This should be of interest to all you actors out there who read this blog.
Remember that fall 2011 lawsuit that was filed by an actress suing Amazon.com for more than $1 million for revealing her age on its Internet Movie Database website (or IMDB, which Amazon.com owns), and refusing to remove the reference when asked?
The actress, who later was forced to reveal herself by the courts, and who is professionally known as Junie Hoang, accused IMDb of misusing her personal information after she signed up for the industry/paid version of the site that we use here at S&A, IMDbPro, in 2008. Shortly thereafter, she noticed her legal date of birth had been added to her public acting profile. She requested that it be removed and IMDb refused, and then came the lawsuit.
“In the entertainment industry, youth is king […] If one is perceived to be ‘over-the-hill,’ i.e., approaching 40, it is nearly impossible for an up-and-coming actress, such as the plaintiff, to get work as she is thought to have less of an ‘upside,’ therefore, casting directors, producers, directors, agents-manager, etc. do not give her the same opportunities, regardless of her appearance or talent […] While she loses opportunities because of her age, she’s also missing work because of her youthful appearance […] Plaintiff has experienced rejection in the industry for each “40-year-old” role for which she has interviewed because she does not and cannot physically portray the role of a 40-year-old woman,” the lawsuit stated.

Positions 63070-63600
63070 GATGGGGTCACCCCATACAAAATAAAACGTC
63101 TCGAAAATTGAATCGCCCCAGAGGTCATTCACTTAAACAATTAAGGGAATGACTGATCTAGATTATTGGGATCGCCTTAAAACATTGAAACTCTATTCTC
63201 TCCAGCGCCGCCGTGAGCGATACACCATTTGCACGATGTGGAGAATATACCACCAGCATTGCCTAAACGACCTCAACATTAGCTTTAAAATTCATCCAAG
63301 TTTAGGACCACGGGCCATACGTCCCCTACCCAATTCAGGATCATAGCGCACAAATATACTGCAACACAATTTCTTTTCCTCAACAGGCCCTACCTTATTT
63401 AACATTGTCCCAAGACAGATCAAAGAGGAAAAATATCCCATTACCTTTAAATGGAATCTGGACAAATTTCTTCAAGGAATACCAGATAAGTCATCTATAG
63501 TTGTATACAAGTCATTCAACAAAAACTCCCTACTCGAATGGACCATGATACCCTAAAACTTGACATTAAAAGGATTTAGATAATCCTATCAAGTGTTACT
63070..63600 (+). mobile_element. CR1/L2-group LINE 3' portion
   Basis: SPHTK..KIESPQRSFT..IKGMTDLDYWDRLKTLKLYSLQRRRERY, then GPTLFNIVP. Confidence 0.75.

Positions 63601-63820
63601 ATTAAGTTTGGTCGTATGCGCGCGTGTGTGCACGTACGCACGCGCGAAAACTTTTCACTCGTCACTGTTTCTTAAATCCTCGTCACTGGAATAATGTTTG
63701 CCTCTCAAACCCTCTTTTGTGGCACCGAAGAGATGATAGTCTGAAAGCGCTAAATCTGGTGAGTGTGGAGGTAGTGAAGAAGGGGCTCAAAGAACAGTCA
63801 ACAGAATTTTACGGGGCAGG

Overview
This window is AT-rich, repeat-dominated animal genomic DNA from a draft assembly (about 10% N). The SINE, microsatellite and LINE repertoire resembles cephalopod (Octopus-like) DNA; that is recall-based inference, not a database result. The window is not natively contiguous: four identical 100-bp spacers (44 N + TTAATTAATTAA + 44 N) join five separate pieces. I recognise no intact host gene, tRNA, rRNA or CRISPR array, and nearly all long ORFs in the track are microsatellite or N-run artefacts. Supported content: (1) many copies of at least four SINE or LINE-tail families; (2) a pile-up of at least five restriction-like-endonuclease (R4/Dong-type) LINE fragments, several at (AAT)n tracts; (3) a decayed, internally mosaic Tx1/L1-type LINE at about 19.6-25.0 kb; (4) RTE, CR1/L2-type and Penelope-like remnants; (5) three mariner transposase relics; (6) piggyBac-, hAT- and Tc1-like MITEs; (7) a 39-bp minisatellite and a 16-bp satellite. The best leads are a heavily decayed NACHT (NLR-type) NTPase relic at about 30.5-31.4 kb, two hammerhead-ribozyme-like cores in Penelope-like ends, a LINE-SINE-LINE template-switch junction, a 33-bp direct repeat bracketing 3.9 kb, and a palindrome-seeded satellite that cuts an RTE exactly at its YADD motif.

Ms Hoang is 42 years old, meaning she was 40 when the suit was filed.
She accused Amazon.com/IMDB of breach of contract, fraud, and violation of privacy and consumer protection laws, seeking $75,000 in compensatory damages and $1 million in punitive damages.
As I recall in the fall 2011 S&A post on this suit, many of you actors (and countless others away from this site) came to her defense, as did even the Screen Actors Guild!
Unfortunately, over a year and a short court trial later, despite all that support, this afternoon, a jury in Seattle sided with Amazon.com/IMDB on the suit, saying that the website didn’t breach any legal obligations in revealing the actress’ age.
The trial didn’t even take very long – just 2 days, earlier this week – and the jury reached its verdict fairly quickly, handing a loss to Ms Hoang.
So, my question is, what does this mean for all you actors out there who understand and commiserate with Junie Hoang, with respect to your reliance on IMDB?
The Hollywood Reporter has been covering the trial all week.